The Bluefin 21 sub takes six times longer to cover the same area as the pinger locator being towed by the Ocean Shield, and would take six weeks to two months to canvass the current underwater search zone. That's why the acoustic equipment is still being used to get a more precise location, U.S. Navy Capt. Mark Matthews said.

The search for floating debris on the ocean surface was narrowed Thursday to its smallest size yet - 57,900 square kilometers (22,300 square miles), or about one-quarter the size it was a few days ago. Fourteen planes and 13 ships were looking for floating debris, about 2,300 kilometers (1,400 miles) northwest of Perth.

Crews hunting for debris on the surface have already looked in the area they were crisscrossing on Thursday, but were moving in tighter patterns, now that the search zone has been narrowed to about a quarter the size it was a few days ago, Houston said.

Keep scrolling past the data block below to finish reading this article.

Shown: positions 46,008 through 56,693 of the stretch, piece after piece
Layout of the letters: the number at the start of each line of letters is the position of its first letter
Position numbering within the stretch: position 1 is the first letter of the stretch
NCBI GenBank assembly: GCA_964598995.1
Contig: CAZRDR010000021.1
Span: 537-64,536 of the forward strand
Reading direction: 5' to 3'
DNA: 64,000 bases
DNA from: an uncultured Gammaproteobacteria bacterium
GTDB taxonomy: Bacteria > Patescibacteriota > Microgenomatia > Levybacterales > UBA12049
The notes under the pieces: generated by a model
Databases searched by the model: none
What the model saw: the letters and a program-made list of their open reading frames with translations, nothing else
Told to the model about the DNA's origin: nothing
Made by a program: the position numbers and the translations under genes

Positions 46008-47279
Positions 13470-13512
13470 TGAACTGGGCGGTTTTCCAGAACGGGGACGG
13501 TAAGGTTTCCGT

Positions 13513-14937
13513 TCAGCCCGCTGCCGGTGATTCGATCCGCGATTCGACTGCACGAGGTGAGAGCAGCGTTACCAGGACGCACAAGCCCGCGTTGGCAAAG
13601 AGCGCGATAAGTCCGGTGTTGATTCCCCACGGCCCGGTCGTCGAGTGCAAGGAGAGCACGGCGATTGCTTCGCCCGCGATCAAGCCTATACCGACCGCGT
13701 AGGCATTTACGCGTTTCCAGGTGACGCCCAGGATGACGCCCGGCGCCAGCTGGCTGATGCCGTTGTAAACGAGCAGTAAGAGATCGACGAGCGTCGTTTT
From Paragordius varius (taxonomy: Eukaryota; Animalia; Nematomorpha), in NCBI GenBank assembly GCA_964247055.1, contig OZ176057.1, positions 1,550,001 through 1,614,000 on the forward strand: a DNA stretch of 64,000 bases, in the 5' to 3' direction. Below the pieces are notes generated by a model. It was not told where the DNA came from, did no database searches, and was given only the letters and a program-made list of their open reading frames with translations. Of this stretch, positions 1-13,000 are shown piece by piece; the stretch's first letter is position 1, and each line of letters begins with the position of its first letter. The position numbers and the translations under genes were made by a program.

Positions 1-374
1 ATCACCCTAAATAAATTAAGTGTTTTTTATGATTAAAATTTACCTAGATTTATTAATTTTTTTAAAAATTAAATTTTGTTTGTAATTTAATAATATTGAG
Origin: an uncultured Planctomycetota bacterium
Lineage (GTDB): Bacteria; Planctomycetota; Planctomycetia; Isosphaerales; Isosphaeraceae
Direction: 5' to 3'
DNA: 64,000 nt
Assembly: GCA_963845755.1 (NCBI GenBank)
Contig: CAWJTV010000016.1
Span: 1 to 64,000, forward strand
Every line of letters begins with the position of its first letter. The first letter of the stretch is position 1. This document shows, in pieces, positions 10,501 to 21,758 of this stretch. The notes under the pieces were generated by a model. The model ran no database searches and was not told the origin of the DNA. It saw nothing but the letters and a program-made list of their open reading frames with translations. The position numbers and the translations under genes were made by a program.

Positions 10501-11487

Houston has expressed optimism about the sounds detected earlier in the week, saying on Wednesday that he was hopeful crews would find the aircraft - or what's left of it - in the "not-too-distant future."

Separately, a Malaysian government official said Thursday evening that investigators have concluded the pilot spoke the last words to air traffic control, "Good night, Malaysian three-seven-zero," and that his voice had no signs of duress. A re-examination of the last communication from the cockpit was initiated after authorities last week reversed their initial statement that the co-pilot was speaking different words.

The senior government official spoke on condition of anonymity because he wasn't authorized to speak to the media. The conclusion was first reported by CNN.

Investigators suspect the plane went down in the southern Indian Ocean based on a flight path calculated from its contacts with a satellite and analysis of its speed and fuel capacity, but the content of the flight data and cockpit voice recorders is essential to solving the mysteries of why the plane was lost.